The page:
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Utility of an automated notification system for recruitment of research subjects
  1. Eden Cardozo1,
  2. William J Meurer2,
  3. Barbara L Smith2,
  4. Jolie C Holschen2,3
  1. 1School of Medicine, University of Michigan, Ann Arbor, Michigan, USA
  2. 2Department of Emergency Medicine, University of Michigan, Ann Arbor, Michigan, USA
  3. 3Department of Orthopaedic Surgery, University of Michigan, Ann Arbor, Michigan, USA
  1. Correspondence to Jolie C Holschen, Department of Emergency Medicine, University of Michigan, Taubman Center B1 354, 1500 East Medical Center Drive, Ann Arbor, Michigan 48109, USA; jolieh{at}


Background Experience with a novel method of notifying investigators about research subjects in a university-based emergency department (ED) is reported.

Methods An automated paging system was linked to the electronic medical record to identify inclusion criteria and notify investigators at the time of ED triage. The rate of study enrolment 2 months before and after implementation of the automated system was compared and the time from triage completion to investigator notification was assessed.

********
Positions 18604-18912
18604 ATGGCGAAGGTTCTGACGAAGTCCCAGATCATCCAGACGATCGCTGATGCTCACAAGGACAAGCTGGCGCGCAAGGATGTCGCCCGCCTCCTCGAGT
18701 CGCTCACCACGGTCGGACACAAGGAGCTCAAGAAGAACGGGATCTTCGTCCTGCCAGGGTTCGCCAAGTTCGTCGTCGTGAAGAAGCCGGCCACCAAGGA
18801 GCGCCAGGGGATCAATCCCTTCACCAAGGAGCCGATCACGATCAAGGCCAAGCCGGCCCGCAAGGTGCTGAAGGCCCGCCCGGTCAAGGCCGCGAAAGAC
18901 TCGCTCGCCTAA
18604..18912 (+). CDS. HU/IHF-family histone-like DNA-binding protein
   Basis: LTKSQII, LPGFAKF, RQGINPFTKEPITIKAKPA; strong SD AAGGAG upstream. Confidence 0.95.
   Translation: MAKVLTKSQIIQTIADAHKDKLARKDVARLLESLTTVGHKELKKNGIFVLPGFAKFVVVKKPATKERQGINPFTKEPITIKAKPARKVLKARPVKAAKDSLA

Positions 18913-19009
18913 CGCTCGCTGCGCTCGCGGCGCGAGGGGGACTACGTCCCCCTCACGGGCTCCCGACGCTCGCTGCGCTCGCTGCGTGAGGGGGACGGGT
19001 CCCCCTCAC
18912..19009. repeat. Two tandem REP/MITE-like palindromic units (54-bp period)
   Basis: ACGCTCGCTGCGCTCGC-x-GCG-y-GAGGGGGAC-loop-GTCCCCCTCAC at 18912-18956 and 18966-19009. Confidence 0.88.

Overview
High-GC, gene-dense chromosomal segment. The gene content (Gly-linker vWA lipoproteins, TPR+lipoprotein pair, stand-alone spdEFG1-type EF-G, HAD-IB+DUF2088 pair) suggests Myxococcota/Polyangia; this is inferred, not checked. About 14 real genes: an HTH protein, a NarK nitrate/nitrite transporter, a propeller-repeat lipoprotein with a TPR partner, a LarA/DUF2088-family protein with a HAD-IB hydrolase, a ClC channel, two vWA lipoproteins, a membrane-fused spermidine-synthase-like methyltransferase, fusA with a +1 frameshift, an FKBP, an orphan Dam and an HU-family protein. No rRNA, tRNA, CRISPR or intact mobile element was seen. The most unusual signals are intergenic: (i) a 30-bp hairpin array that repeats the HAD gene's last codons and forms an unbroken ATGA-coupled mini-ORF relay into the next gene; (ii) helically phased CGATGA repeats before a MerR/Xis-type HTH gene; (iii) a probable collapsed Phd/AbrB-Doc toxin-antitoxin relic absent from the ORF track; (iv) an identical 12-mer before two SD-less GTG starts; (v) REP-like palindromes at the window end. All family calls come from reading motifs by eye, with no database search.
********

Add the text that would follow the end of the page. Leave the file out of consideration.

Results During the first 2-month period, 1/17 eligible patients were identified by staff. During the second 2-month period, 1/7 eligible patients were identified by staff while the automated paging system recognised 7/7 eligible patients, an absolute increase of 94.5%. The median time from completion of triage to automated notification of investigators was 0 min.

Conclusion Automated paging using the electronic medical record has the potential to improve enrolment in clinical research studies by improving the speed and sensitivity of identifying eligible subjects.

  • Management
  • data management
  • mental health

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  • Funding This work was funded internally through the Departments of Emergency Medicine and Orthopaedic Surgery at the University of Michigan.

  • Competing interests None.

  • Ethics approval This study was approved by the University of Michigan Institutional Review Board.

  • Provenance and peer review Not commissioned; externally peer reviewed.